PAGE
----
I’m always pleased whenever I walk into what looks like typical blockbuster fare, the kind of sci-fi action extravaganza that almost specifically asks from me to lower my IQ by a considerable amount of digits in order to even begin to enjoy it. Most films on this level do not disappoint when I use this formula on myself.
With some, like the Transformers series, I cannot possibly lower my IQ enough to even begin to appreciate the sheer dumbassery on screen. And then there are some blockbusters, as mainstream and cliché-ridden as they may be, at least tries to challenge the audience’s mind as much as it manages to stimulate the crap out of all of their senses with a bombardment of special effects.
Oblivion is a sci-fi thriller in which every single one of its numerous plot twists and visual cues are "borrowed" from other sci-fi classics. But as mainstream popcorn entertainment, you can do a lot worse. Based on Joseph Kosinski’s (Who also directed) idea for a graphic novel, it tells the story of a team of technicians, Jack (Tom Cruise) and Victoria (Andrea Riseborough), performing routine clean-up jobs on planet Earth, which was completely destroyed and left isolated following a war with an alien race called "The Scavs".
The remaining humans live on Titan, Saturn’s largest moon. Some of the Scavs remain hidden on Earth, so to protect the rest of the humans, Jack and Victoria’s memories were erased five years ago in case they are captured and tortured for information. However, two weeks before they are to return to Titan (Roger Murtaugh style "Two days to retirement" trope, anyone?), Jack’s suspicions about something smelling fishy in this setup is aroused when he figures out that the Scavs who he assumed were a barbarian alien race, have no intention of killing him.
Finding Julia (Olga Kurylenko), a beautiful astronaut who was suspended in space in deep sleep for sixty years, who also somehow haunted Jack’s dreams even though the two had never met, doesn’t simplify things.
This brief setup barely scratches the surface of the various reveals and twists Oblivion has in store for you. Do yourself a favor and skip the trailers if you haven’t seen them already, because they make a major reveal that happens a good sixty minutes into the movie look as if it’s page one exposition. Of course from that point on, there will still be a buckshot of twists coming your way, none of them particularly original to sci-fi buffs.
However, I did appreciate the way Kosinski and screenwriters Karl Gajdusek and Michael Arndt (Whose current gig is writing Star Wars VII) evenly sprinkled exposition throughout the story instead of cramming them all into the first and second acts in order to make way for a third act chock full of unnecessary battle scenes. Even the last five minutes of the film has some surprises up its sleeve.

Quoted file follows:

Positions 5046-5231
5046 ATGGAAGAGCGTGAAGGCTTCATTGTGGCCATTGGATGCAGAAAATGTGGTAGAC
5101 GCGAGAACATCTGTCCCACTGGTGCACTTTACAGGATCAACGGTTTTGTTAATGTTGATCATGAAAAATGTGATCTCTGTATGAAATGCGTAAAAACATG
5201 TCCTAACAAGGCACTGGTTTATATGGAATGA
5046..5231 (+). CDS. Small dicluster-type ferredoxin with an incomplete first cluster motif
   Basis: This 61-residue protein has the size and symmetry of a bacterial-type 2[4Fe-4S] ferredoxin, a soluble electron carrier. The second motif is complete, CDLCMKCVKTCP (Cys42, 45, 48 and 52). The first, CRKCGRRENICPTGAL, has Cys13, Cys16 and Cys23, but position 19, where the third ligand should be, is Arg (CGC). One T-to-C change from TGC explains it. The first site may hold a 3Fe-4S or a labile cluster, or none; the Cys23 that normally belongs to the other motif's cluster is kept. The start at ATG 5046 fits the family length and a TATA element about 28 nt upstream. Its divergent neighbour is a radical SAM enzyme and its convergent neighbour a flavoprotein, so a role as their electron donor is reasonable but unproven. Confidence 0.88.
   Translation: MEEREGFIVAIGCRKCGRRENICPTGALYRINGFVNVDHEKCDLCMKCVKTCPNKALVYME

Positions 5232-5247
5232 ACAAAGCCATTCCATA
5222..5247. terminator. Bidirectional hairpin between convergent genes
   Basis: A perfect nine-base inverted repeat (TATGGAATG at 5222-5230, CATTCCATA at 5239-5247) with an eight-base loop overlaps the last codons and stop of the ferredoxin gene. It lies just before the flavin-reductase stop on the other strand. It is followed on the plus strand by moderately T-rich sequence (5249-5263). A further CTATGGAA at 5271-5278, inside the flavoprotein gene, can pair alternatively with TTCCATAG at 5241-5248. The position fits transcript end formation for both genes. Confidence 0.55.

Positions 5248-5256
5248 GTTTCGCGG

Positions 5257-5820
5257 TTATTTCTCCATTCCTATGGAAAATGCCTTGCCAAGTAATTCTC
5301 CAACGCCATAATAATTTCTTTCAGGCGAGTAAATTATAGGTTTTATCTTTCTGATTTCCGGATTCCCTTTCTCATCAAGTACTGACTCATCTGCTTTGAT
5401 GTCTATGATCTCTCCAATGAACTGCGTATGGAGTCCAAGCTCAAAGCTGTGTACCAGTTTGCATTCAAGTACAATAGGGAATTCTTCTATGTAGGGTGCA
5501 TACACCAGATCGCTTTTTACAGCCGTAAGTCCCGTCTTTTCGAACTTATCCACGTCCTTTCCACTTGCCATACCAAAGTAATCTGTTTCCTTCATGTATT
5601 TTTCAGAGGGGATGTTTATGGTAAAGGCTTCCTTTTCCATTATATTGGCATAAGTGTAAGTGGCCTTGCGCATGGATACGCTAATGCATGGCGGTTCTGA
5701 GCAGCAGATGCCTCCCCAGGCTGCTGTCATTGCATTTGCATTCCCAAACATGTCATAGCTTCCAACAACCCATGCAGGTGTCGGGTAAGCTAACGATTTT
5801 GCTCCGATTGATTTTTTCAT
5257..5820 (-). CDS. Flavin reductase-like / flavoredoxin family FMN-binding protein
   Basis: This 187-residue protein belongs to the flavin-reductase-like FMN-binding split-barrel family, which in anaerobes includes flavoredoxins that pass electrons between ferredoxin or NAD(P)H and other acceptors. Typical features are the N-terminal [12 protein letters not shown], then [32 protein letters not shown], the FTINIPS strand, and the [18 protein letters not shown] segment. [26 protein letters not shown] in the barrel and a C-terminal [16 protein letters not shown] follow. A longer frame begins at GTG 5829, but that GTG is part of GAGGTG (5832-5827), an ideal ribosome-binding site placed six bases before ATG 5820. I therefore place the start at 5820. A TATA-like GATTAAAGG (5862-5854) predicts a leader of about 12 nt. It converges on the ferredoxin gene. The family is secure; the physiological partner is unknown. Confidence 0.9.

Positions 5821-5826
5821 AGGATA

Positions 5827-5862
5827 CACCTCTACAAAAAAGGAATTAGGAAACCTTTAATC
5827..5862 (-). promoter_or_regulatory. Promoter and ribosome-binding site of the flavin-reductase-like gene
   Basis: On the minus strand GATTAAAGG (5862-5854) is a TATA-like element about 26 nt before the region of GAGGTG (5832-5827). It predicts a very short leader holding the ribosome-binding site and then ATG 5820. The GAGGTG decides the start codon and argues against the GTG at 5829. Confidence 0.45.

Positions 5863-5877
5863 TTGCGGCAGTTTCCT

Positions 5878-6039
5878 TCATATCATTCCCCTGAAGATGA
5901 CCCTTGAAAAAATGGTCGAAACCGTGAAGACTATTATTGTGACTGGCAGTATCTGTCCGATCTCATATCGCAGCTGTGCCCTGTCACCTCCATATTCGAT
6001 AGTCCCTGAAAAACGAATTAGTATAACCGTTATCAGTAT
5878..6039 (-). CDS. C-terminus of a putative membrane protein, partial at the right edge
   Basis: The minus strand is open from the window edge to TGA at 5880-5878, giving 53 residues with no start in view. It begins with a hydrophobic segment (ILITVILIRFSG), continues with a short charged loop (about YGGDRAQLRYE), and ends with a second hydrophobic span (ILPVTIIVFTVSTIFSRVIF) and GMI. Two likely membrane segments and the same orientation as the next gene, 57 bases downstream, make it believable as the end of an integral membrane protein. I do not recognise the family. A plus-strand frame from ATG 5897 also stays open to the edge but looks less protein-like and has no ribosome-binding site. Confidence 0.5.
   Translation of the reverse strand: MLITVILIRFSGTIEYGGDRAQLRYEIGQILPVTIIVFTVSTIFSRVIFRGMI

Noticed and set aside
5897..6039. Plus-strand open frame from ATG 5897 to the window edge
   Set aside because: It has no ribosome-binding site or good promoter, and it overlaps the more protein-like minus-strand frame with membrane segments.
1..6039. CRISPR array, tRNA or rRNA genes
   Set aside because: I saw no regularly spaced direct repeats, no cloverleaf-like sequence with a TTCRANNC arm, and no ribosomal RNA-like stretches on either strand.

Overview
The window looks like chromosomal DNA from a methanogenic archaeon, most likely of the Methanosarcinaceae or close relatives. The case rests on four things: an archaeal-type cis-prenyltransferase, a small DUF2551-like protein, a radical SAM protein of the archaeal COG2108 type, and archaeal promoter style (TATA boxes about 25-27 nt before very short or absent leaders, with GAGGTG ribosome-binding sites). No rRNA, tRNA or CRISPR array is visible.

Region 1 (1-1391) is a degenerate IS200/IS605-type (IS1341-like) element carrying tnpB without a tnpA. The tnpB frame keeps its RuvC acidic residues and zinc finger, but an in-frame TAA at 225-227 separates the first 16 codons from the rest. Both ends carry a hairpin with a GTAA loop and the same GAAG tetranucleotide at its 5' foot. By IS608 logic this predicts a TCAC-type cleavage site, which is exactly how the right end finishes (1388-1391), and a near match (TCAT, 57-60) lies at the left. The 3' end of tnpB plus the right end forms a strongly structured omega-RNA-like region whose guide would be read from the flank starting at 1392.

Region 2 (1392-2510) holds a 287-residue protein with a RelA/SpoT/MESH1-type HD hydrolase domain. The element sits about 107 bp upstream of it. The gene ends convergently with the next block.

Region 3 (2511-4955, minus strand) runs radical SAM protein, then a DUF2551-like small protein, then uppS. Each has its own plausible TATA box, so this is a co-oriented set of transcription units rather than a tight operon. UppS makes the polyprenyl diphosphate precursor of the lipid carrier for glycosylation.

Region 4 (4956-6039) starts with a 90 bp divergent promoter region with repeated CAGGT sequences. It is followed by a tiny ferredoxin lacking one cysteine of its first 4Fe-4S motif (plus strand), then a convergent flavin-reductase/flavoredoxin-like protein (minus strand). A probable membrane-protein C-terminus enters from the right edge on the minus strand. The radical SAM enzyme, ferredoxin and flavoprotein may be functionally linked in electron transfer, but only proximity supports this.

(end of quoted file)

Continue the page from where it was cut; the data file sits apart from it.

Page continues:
Speaking of the story elements being lifted from other, mostly better sci-fi, here’s a preliminary list just off the top of my head: The set up is disturbingly reminiscent of the criminally underrated Moon. Not only that, the major plot twist in Oblivion will make fans of Duncan Jones’ film tear their hair out while yelling "Rip off!" I’m on the same boat as you, but in Oblivion’s defense, at least it tries to place that twist into a different setting instead of presenting a shot-by-shot rethread.
The reveal concerning the real identities of The Scavs reeks of The Matrix by way of, oddly enough, M. Night Shyamalan’s terrible The Village. Jack’s vague dreams about a former life with Julia, presented by an iMovie black and white filter, belongs in every mediocre sci-fi story about a man with a stolen or erased past. The climax reminded me a lot of the ending of Independence Day, but at least the infiltration crew in Oblivion does not assume that the alien ship runs on Mac OS 7.
At least all these clichés are packaged inside an ambitious, slick and well-executed sci-fi actioner that doesn’t condescend too much to its audience while understanding exactly what its supposed to be. You can say that it’s nowhere near as moody and deep as Moon was, but with a five million dollar budget, Moon could afford to alienate a large chunk of the audience and cater only to the hardest of hard science fiction fans. With a budget twenty five times bigger than that of Moon, Oblivion doesn’t have that luxury.
So of course we have to be subjected to near-endless action sequences involving trigger-happy drones that look like psychotic versions of Eve from Wall-E. As technically well executed and exciting as those sequences may be, they are of course superfluous to the plot. At least Kosinski’s clean and slick visual style turns it into quite a visual feast for tech nerds, especially when seen on IMAX (No 3D, thank heavens). After directing Oblivion and Tron: Legacy, Kosinski seems to be Hollywood’s go-to guy for helming ultra sterilized sci-fi action with an extremely limited color pattern.
Kosinski’s gorgeous visuals coupled with Electronic/Shoegaze (What the hell is Shoegaze? I feel old) band M83’s mind-pounding score makes sure that you don’t think much about the various plot holes you’ll surely uncover later on and expects you to enjoy the ride in the moment. I did. This is definitely a film you have to see on IMAX whose impact will surely diminish when viewed on an iPad Mini.